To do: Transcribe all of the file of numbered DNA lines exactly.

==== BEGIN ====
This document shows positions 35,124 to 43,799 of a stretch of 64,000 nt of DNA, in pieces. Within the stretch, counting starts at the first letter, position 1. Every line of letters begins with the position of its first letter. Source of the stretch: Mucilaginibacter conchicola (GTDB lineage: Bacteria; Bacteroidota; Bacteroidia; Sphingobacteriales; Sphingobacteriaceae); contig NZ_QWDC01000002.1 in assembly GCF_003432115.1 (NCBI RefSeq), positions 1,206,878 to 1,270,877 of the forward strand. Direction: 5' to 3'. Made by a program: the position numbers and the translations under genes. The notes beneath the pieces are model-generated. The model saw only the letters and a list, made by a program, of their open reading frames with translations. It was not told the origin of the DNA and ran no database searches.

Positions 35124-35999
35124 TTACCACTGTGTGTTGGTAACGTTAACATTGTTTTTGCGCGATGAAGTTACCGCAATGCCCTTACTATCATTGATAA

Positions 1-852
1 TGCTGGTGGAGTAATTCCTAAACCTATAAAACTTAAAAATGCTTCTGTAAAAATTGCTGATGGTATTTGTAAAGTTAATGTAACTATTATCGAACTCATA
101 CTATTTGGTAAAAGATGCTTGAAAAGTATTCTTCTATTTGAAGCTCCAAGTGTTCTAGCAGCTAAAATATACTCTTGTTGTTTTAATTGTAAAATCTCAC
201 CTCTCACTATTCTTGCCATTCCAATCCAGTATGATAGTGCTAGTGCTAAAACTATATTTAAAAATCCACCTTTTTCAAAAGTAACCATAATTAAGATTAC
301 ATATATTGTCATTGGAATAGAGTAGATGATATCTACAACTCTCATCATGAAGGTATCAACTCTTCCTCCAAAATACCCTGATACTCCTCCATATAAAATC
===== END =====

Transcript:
This document shows positions 35,124 to 43,799 of a stretch of 64,000 nt of DNA, in pieces. Within the stretch, counting starts at the first letter, position 1. Every line of letters begins with the position of its first letter. Source of the stretch: Mucilaginibacter conchicola (GTDB lineage: Bacteria; Bacteroidota; Bacteroidia; Sphingobacteriales; Sphingobacteriaceae); contig NZ_QWDC01000002.1 in assembly GCF_003432115.1 (NCBI RefSeq), positions 1,206,878 to 1,270,877 of the forward strand. Direction: 5' to 3'. Made by a program: the position numbers and the translations under genes. The notes beneath the pieces are model-generated. The model saw only the letters and a list, made by a program, of their open reading frames with translations. It was not told the origin of the DNA and ran no database searches.

Positions 35124-35999
35124 TTACCACTGTGTGTTGGTAACGTTAACATTGTTTTTGCGCGATGAAGTTACCGCAATGCCCTTACTATCATTGATAA

Positions 1-852
1 TGCTGGTGGAGTAATTCCTAAACCTATAAAACTTAAAAATGCTTCTGTAAAAATTGCTGATGGTATTTGTAAAGTTAATGTAACTATTATCGAACTCATA
101 CTATTTGGTAAAAGATGCTTGAAAAGTATTCTTCTATTTGAAGCTCCAAGTGTTCTAGCAGCTAAAATATACTCTTGTTGTTTTAATTGTAAAATCTCAC
201 CTCTCACTATTCTTGCCATTCCAATCCAGTATGATAGTGCTAGTGCTAAAACTATATTTAAAAATCCACCTTTTTCAAAAGTAACCATAATTAAGATTAC
301 ATATATTGTCATTGGAATAGAGTAGATGATATCTACAACTCTCATCATGAAGGTATCAACTCTTCCTCCAAAATACCCTGATACTCCTCCATATAAAATC